When pupils act up in the classroom, teachers can get the blame for failing to ensure their lessons are sufficiently "engaging".
This is a bit like blaming a mugging victim for chatting on a mobile phone in the street at night. Yes, they may have made themselves a more obvious target, but that does not make them the instigator of the attack. The victim was not "asking for it". The fault lies with the perpetrator.
So it is understandable that teachers can get frustrated when their teaching is singled out as the cause for their pupils' misbehaviour.
A further problem is that when teachers are told they must ensure their lessons are "engaging", it can sound as if they are being expected to provide "edutainment". And some lessons inevitably won't be interactive, all-singing, all-dancing shows. One teacher recently described in TES how she had received a dressing-down after an observation because all her students had been working on their own in silence. The fact that it was a practice AS-level exam did not seem enough to satisfy the observer from her school's leadership team.
Given these annoyances, it may be tempting to take a hard-line, authoritarian stance. Forget whether students are engaged - the curriculum is not there to make them happy. Just line them up in rows and get on with preparing them for academically rigorous world-class tests. If they don't like it, tough. If they dare to act up then work your way through the sanction list until they can be booted out.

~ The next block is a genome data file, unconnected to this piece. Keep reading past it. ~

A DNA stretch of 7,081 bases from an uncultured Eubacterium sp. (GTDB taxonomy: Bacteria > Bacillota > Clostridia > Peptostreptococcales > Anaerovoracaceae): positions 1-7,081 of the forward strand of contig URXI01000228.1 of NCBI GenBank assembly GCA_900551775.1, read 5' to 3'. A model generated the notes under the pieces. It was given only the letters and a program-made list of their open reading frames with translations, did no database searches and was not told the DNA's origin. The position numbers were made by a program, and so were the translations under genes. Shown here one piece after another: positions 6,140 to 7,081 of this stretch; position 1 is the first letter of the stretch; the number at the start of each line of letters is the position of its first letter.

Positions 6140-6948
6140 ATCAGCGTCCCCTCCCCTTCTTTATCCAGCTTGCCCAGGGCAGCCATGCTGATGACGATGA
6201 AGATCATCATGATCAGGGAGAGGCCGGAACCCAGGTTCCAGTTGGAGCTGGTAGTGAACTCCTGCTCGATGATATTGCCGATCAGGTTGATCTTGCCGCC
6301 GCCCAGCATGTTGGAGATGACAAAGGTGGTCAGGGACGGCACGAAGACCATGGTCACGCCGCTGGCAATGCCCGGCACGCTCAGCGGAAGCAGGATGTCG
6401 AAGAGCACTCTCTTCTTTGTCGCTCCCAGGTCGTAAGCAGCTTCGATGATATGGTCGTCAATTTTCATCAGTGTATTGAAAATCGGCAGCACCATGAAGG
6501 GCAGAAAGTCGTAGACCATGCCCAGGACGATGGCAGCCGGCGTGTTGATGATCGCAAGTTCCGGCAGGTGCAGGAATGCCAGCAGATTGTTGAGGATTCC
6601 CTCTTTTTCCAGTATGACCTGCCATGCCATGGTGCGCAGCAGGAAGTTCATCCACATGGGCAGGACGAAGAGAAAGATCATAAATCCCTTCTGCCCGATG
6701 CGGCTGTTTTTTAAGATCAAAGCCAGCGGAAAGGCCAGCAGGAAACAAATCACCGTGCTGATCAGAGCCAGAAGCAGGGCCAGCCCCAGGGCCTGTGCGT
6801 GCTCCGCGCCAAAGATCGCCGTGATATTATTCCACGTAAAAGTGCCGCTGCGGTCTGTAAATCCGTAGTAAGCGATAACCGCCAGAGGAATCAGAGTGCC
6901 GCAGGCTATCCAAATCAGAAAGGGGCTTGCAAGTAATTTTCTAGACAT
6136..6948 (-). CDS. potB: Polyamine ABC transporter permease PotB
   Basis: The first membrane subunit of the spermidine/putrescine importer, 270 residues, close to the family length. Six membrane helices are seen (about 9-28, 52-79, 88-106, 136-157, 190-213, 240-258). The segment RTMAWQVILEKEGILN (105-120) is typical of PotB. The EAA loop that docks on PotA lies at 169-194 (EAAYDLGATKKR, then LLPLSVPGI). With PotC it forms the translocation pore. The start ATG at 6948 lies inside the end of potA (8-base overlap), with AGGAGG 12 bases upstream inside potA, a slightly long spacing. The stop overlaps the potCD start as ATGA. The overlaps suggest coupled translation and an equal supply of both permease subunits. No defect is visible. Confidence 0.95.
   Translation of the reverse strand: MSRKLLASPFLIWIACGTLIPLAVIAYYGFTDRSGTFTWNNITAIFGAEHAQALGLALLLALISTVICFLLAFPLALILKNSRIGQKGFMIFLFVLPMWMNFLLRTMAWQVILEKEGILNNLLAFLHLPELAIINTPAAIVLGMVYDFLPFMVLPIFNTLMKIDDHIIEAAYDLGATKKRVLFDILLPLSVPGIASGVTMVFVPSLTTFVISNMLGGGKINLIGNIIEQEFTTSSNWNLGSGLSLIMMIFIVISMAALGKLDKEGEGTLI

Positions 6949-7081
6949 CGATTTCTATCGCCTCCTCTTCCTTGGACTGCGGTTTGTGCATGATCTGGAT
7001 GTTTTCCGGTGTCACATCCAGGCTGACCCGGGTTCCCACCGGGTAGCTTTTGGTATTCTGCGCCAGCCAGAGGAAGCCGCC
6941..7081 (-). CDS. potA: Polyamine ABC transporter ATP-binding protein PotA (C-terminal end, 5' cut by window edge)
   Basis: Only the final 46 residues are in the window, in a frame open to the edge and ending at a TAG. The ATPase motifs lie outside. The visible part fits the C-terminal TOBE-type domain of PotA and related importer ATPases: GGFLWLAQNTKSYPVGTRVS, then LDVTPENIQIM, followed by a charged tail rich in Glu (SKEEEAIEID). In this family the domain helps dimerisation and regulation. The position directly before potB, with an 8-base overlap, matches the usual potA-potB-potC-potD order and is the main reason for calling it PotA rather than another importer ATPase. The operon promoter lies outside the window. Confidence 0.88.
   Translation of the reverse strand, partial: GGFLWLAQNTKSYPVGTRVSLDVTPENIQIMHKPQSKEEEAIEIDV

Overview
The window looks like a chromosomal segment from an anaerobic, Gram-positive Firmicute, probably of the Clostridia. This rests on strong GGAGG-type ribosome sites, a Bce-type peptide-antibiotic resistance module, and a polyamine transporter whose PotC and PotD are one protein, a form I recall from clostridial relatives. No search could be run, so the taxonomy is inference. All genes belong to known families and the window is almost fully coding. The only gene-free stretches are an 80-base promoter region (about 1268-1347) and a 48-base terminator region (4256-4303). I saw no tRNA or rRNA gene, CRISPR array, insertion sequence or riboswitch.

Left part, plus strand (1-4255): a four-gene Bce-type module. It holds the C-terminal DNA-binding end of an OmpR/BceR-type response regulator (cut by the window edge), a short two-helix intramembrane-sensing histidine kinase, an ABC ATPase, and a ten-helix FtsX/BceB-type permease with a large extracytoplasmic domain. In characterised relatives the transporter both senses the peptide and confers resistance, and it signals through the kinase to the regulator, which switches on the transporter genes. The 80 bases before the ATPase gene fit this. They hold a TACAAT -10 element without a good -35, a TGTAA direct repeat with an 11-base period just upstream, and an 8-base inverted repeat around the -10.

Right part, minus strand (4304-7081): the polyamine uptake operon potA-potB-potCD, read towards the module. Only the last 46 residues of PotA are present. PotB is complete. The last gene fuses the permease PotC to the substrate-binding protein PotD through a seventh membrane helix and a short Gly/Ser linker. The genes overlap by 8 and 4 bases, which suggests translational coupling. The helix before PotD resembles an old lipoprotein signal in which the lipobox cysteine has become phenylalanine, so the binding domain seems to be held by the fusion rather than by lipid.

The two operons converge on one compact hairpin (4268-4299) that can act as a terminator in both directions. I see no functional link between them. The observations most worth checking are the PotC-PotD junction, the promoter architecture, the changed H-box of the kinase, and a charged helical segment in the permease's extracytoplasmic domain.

Of course, the real answer is to avoid either extreme. You are not an entertainer there for your pupils' amusement, but nor can you ignore the fact that the more pupils enjoy a lesson and are enthralled by it, the more it is likely to stick and inspire them to learn even more.
The schools that have succeeded in engaging the disengaged have adopted strict monitoring systems to track pupils at risk of dropping out, but they have also had to consider how they can make the curriculum more appealing to those young people (pages 4-7).
Even traditionalists should recognise the benefits of pragmatism over asking for trouble.
Michael Shaw is editor of TESpro